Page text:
Patty Duke is a true show business legend. Her career has spanned six decades and she continues to thrive long after many of her contemporaries have retired. Ms. Duke has conquered Broadway, film and television. In 1959 she made her Broadway debut in The Miracle Worker, the powerful story of Helen Keller and her teacher, Annie Sullivan (portrayed by Anne Bancroft). The show ran for nearly two years and a twelve-year-old Patty Duke won the Theatre World Award as “Most Promising Newcomer.”

Soon after The Miracle Worker closed on Broadway, Ms. Duke and Ms. Bancroft both reprized their roles in the motion picture version and each won Oscars. Patty Duke’s win as Best Supporting Actress made her, at the time, the youngest Academy Award winner in history. Ms. Duke also won a Golden Globe Award for her performance.

Coming off her Oscar win, she played genetically unexplainable identical cousins on The Patty Duke Show from 1963 to 1966. The show was a top-rated program and brought Duke her first Emmy nomination. Patty Duke also entered the history books as the youngest person (16) ever to have a show bearing her full name. In addition, she became a Billboard top-ten singer with the recording of her hit song, “Don’t Just Stand There.”

By 1967, Patty Duke wanted to shed her good girl image. She won the part of cross-addicted Neely O’Hara in the camp classic Valley of the Dolls. The film was a huge box office success and remains a cult favorite to this day.

Over the next several years Ms. Duke appeared in Me, Natalie (Golden Globe Award), and became the first actress ever to win an Emmy for a TV-Movie for My Sweet Charlie. She won her second Emmy for Captains and the Kings and her third for her masterful portrayal of Annie Sullivan in the television remake of The Miracle Worker. She received 9 additional nominations for her roles in television movies. Ms. Duke has appeared in more than 90 TV and theatrical movies.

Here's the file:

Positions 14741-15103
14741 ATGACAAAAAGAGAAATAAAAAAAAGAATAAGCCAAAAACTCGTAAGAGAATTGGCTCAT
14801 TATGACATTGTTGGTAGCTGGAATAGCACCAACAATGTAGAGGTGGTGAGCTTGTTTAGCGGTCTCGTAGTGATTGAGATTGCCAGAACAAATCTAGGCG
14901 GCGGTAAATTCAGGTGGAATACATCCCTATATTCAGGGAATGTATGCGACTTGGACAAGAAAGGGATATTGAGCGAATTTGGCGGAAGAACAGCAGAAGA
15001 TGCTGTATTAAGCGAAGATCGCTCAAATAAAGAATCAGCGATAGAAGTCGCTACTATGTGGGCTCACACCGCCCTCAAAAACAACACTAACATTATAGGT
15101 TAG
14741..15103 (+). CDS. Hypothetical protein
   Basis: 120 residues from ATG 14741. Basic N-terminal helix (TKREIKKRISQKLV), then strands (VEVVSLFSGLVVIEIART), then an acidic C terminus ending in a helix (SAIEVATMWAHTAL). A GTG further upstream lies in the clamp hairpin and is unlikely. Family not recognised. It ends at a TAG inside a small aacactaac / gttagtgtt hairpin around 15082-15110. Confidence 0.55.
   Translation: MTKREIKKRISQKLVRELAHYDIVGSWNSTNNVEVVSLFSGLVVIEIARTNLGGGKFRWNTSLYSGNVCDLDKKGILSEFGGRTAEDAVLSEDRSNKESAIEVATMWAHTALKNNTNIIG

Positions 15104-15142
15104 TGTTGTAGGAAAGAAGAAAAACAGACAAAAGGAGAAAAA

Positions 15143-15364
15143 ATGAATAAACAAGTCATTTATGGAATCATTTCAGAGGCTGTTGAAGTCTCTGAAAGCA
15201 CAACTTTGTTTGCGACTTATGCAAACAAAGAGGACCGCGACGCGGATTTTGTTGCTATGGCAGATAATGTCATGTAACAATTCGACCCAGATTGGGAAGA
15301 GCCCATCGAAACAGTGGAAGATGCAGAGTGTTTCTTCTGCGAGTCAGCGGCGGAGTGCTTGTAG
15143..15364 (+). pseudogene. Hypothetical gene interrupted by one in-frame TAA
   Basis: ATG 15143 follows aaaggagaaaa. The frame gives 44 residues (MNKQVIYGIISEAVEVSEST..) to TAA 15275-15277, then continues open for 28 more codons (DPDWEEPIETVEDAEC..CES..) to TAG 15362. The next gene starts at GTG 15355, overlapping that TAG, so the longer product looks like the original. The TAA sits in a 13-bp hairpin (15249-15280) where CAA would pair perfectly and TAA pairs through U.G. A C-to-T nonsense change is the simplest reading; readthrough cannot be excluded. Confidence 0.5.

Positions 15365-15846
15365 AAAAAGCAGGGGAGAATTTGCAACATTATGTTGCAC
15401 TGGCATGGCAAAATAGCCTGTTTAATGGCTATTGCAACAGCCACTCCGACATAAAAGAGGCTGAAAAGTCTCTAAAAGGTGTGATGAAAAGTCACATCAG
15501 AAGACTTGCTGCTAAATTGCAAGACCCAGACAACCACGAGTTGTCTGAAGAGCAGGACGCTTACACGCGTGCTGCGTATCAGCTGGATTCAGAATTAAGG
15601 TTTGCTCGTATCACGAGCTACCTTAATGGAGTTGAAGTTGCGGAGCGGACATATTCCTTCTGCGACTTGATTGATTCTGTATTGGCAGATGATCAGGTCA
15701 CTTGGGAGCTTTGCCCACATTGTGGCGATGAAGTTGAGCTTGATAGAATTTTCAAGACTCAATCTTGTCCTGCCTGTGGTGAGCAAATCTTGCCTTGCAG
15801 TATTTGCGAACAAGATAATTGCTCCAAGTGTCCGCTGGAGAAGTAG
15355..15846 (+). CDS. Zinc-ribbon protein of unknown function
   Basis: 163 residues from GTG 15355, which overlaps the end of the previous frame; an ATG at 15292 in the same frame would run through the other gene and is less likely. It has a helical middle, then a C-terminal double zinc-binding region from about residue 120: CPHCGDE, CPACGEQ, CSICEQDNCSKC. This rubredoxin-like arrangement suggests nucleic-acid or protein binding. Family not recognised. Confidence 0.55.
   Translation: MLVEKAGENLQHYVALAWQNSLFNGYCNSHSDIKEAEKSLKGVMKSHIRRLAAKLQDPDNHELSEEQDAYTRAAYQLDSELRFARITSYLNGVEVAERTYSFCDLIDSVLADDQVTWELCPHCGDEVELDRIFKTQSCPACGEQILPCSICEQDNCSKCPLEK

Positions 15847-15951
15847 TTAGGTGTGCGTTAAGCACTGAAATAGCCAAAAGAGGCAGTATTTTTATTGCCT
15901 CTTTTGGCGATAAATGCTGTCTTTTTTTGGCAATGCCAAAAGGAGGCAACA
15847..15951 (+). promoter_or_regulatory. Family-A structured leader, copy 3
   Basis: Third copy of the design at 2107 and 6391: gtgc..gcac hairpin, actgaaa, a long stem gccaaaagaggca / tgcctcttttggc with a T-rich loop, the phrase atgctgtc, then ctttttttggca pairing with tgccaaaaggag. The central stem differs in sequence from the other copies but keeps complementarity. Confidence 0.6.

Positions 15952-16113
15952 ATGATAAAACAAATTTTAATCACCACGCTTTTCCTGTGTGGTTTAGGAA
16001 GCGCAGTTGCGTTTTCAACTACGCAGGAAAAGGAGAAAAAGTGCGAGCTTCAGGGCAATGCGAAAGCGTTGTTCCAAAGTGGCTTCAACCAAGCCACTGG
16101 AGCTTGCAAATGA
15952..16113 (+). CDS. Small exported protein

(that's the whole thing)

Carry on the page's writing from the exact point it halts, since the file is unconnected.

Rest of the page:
In addition to her acting, she became the second woman to ever be elected president of The Screen Actors Guild, which is the fifth largest labor union in the United States. She also became, twice, a New York times best-selling author with the publication of her autobiography, Call Me Anna, and its follow up, A Brilliant Madness , both which detail her harrowing childhood, rise to fame and diagnosis of Bipolar Disorder. A television adaptation of Call Me Anna was later produced with Duke portraying herself.

She has also starred in several stage productions including The Glass MenagerieFolliesGypsy, and in a return to the Broadway stage, Oklahomaand recently finished a year long run in San Francisco production of “Wicked”, as Madame Morrible.

Ms. Duke is delighted in teaching drama at University of Idaho and tutor sessions. She is very honored to have received two, PHD’s, first from University of North Florida and the second, from University of Maryland, Eastern Shores.

At 65 years old, she is still very eager to play roles encompassing the aging process. At this writing, Ms Duke has just finished directing a tremendous hit of the stage version of the Miracle Worker here in Spokane at the Interplayers Theater.

She continues to travel the country to speak about mental illness and is  proud to be the Social Security lady, in PSA’s promoting retiring online and many other options now available.

Today she makes her home in North Idaho with husband Michael Pearce and son Kevin.